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  • Writer's pictureIRALR


This article has been authored by Ritik Jain, a Second year students Nirma Law University.

(1) Introduction-

A cryptocurrency is a form of digital cash that is decentralized, non-state administered and an open-source software platform where users can produce a private currency and make payments, on the basis of encryption technology, without the interference of banks and other entities. Blockchain is the technology which enables the existence of cryptocurrency. It is a distributed ledger technology and allows new type of distributed software platform capable of finding concurrence on their shared states without need to establish any trust with central entity. In other words, this technology eliminates the third-party interference to validate the transactions over the peer-to-peer network.

The growth of technology has not only impacted the economy but also creates its own economy and due to this, cryptocurrencies gained so much interest or popularity in India but also began to intrigue and attract suspicion from governments and regulators. Regulations and suspicion from government has cleared that cryptocurrency cannot be given the status of legal tender. The Parliament, is proposing to introduce the New Bill “Cryptocurrency and Regulation of Official Digital Currency Bill, 2021” in the new Lok Sabha Session. The Bill seeks to prohibit all private cryptocurrencies and create a facilitative framework for creation of the official digital currency in India.

Many countries have imposed rules and regulations on cryptocurrencies. However, the range of regulations has varied significantly, with countries like Germany, Japan and the Netherlands taking a lenient regulatory approach, but countries such as China and India effectively banning cryptocurrency dealing.

As the regulatory stance in various jurisdictions continues to evolve, we will discuss some conceptual questions about the current stance of the government in context of the scope of cryptocurrencies and its regulation in India.

(2) Scope of Cryptocurrency In India–

The popularity of Cryptocurrencies such as Bitcoin, Ethereum etc., has considerably increased in India. Crypto-exchanges organisations such as Unocoin and CoinDCX - claim that there are approximately one crore cryptocurrency holders in the country. In other words, India accounted for around 10% (ten percent) of the global cryptocurrency trade. However, certain regulations and restrictions have been imposed by the Reserve Bank of India (RBI) and other government entities on the trade and dealing in virtual currency which are given below:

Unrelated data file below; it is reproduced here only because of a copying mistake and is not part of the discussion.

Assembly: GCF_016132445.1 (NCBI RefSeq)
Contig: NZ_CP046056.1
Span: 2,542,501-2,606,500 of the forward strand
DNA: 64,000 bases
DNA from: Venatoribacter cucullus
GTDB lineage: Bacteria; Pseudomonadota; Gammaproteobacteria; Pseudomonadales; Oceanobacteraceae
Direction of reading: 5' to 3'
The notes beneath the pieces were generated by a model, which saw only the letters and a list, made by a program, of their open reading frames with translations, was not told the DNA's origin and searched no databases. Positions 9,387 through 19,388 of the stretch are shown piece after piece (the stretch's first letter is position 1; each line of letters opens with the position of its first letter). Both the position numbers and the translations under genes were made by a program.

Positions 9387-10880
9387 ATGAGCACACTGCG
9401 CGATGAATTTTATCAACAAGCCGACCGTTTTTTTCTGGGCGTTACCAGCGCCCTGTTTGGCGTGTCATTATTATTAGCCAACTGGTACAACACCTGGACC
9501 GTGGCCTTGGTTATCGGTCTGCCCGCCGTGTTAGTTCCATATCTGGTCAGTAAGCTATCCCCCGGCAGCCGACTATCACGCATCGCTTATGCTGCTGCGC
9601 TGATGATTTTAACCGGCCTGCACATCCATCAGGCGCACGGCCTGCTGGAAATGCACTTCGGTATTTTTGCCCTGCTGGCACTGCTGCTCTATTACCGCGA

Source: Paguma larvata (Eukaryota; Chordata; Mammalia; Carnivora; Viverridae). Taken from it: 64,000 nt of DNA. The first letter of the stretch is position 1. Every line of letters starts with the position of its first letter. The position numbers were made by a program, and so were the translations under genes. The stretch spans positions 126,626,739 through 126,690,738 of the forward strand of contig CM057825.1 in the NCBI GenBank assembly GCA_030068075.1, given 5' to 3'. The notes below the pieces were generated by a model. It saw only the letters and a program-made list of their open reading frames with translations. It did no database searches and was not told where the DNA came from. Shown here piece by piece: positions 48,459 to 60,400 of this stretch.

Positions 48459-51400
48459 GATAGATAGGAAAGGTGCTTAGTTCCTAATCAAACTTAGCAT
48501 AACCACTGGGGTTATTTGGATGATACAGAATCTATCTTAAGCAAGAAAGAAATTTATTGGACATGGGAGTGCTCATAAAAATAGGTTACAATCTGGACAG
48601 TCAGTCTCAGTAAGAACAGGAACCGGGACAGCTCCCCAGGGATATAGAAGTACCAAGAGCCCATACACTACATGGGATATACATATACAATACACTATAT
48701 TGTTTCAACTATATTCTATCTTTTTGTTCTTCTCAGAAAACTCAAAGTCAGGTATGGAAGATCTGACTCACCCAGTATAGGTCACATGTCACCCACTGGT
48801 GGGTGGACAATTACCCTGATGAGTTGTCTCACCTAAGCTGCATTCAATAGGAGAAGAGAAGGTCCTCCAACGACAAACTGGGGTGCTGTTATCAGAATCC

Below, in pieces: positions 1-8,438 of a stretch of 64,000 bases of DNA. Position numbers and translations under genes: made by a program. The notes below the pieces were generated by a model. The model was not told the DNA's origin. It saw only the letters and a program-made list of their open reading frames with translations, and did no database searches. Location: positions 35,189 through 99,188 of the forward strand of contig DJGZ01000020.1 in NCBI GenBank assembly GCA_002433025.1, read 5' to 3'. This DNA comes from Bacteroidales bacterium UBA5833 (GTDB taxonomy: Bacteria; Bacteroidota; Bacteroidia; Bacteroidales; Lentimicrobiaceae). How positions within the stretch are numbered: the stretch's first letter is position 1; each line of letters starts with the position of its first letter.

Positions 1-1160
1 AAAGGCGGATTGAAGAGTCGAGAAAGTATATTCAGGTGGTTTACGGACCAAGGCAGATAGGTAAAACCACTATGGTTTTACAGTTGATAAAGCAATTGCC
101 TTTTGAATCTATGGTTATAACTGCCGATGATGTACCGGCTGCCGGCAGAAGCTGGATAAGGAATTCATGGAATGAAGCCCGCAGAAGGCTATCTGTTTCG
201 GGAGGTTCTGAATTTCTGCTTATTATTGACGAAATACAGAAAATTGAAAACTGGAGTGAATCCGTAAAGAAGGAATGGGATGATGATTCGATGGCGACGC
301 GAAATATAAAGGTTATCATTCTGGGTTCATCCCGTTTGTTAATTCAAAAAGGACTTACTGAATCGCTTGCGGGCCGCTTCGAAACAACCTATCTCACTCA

(A)Warnings of RBI-

RBI had issued a series of warnings regarding the risks involved in trade and dealing in virtual currencies (VCs), before imposing any restrictions on providing services that facilitated the dealing with or settling of VC. The first warning was issued by the RBI on December 24, 2013, cautioning the users, traders and holders of VCs stating that entities providing such services have not taken any regulatory approval or authorisation. The primary concerns highlighted by RBI were that –

· there was no authorised central agency which regulates such payments in India and, there is no established framework to consider disputes and customer problems;

· high volatility risk associated in the value of VC’s and these digital wallets are susceptible to losses arising from fraud and hacking;

· create a scope for illicit and illegal activities such as money laundering and promote financial terrorism in the country.

Subsequently, on February 1, 2017, the RBI highlighted the risks stated in its earlier 2013 Circular and further clarified that it has not given licences or approval to any entity to deal in VCs and the users who are dealing in VCs are dealing so at their own risk. Further, the RBI showed concern over increasing valuations of many VCs.

(B) Inter Ministerial Committee Recommendations- After considering the RBI concern over dealing in VCs, the Centre constituted an Inter-Ministerial Committee (IMC), which introduced two Bills.

Firstly, “Crypto Token and Crypto Asset (Banning, Control and Regulation) Bill, 2018 (Crypto Token Regulation Bill) was introduced to regulate cryptocurrencies. This Bill proposed to: (i) regulate VC exchanges and holders to sale and purchase, (ii) prohibit persons dealing with crypto tokens from falsely posing the crypto tokens as not being securities or investment due to gaps in the existing regulatory framework, and (iii) maintained to register of transactions on the recognised exchanges by depositories.

Secondly, “The Banning of Cryptocurrency and Regulation of Official Digital Currency Bill, 2019” (Second Draft Bill) was introduced. The Bill provides for a complete ban on the trade of cryptocurrencies and criminalises activities which are associated with cryptocurrencies in India. However, neither of these bills executed.

(C) RBI Circular and Imposition of Ban-

In 2018, RBI being the authority for the regulation and supervision of payment system issued a circular directing the entities not to provide any service and deal in virtual currencies. Services include registering, opening an account for exchanges dealing in virtual currencies, maintaining accounts, and trading were being restricted by the RBI. When the 2018 Circular was issued, entities that were providing services, were given three months to cease all such activities and services. Hence, this Circular brought trading of and dealing in cryptocurrencies to a standstill. However, it was challenged before the Supreme Court in India with separate writ petitions filed by the Internet and Mobile Association of India and companies running cryptocurrency exchanges.